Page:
State of Whose Union?
"No one can now doubt the word of America."
That's what George W. Bush told the United States and the world public in his State of the Union address Tuesday evening. He was referring to the war in Iraq, which he defended vigorously in the speech. But this remark made it seem he was oblivious to the fact that many people around the globe believe that the war in Iraq demonstrated that Bush's word is worth nothing. Yes, he did make good on his threat to use military force in Iraq. But he misled America and the world regarding Saddam Hussein's weapons of mass destruction. Bush chose not to directly address the issue of MIA WMDs in the speech. Instead, he offered a weak argument, noting that David Kay, the chief weapons hunter, "identified dozens of weapons of mass destruction-related program activities."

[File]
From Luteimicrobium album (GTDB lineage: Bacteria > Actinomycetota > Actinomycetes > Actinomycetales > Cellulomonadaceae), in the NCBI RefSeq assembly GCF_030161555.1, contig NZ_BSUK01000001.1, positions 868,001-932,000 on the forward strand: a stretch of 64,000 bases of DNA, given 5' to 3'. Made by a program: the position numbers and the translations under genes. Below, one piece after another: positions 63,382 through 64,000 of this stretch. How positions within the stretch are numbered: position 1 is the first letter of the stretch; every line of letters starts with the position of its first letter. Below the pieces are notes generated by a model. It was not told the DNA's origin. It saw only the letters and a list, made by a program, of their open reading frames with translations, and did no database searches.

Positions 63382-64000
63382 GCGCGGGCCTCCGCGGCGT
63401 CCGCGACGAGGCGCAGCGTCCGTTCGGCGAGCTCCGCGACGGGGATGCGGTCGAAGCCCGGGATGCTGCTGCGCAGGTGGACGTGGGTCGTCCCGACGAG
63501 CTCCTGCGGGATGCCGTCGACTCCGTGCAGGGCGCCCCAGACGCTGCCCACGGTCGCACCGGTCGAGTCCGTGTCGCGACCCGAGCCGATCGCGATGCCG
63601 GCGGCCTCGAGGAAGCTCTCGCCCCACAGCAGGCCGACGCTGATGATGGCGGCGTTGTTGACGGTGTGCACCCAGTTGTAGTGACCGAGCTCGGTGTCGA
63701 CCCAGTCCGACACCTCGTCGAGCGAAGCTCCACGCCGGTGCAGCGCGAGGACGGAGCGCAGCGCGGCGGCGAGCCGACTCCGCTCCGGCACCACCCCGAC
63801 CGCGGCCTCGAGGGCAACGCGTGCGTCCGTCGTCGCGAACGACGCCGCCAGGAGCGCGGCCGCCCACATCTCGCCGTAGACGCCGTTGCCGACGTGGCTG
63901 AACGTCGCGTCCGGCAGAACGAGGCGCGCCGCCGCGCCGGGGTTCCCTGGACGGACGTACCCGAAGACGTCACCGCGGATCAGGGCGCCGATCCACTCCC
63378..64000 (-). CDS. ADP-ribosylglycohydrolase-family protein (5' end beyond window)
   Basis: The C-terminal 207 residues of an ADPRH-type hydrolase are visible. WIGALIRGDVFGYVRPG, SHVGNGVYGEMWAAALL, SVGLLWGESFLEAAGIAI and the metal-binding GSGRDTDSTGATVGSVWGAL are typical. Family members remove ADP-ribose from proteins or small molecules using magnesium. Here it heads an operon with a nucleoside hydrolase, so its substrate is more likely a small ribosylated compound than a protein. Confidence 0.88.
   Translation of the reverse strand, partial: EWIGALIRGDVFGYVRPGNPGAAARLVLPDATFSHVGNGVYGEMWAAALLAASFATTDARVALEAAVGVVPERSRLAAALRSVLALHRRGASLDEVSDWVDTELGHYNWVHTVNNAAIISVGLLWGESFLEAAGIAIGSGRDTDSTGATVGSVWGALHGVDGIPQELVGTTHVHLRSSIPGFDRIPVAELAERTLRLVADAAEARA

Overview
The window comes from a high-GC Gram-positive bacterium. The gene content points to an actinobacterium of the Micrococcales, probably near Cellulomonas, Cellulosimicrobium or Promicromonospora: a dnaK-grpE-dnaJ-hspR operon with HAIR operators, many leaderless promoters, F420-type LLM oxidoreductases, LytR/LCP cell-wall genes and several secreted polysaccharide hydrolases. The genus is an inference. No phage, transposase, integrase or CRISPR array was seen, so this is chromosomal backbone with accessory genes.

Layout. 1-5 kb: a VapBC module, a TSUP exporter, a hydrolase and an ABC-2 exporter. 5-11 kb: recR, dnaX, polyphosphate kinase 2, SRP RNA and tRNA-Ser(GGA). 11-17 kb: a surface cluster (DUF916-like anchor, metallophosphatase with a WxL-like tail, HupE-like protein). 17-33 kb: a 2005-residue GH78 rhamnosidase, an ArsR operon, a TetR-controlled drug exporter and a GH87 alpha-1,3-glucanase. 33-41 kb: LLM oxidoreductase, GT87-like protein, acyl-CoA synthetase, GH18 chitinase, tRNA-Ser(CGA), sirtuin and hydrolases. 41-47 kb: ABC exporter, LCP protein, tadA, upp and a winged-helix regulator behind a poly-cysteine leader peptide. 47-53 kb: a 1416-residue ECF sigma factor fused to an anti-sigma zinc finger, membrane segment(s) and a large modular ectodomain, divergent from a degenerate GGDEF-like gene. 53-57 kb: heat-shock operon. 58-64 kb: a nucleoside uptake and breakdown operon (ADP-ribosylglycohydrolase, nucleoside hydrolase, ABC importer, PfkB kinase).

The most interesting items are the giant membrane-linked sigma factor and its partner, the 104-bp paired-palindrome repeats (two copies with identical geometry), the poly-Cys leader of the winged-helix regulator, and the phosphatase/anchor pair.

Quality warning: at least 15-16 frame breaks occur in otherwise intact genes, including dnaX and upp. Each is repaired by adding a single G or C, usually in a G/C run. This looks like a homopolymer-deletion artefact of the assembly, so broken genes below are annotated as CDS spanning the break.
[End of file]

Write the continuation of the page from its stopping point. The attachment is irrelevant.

Programs are not weapons. And Kay's report contradicted key assertions Bush and his aides issued before the war. Bush and Company had claimed Hussein had revived a nuclear weapons program. Kay said, "to date we have not uncovered evidence that Iraq undertook significant post-1998 steps to actually build nuclear weapons or produce fissile material." Bush and his crew had maintained they possessed undeniable evidence Hussein had chemical weapons. Kay reported, "Our efforts to collect and exploit intelligence on Iraq's chemical weapons program have thus far yielded little reliable information on post-1991 CW stocks and CW agent production." In his State of the Union address, Bush said, "Had we failed to act, the dictator's weapons of mass destruction programs would continue to this day." But it remains unclear how advanced those weapons programs were. And, more importantly, Bush had not argued prior to the war that Iraq had to be invaded and occupied to thwart Hussein's programs. Weapons that could be slipped to al Qaeda were the raison de guerre. Has he forgotten?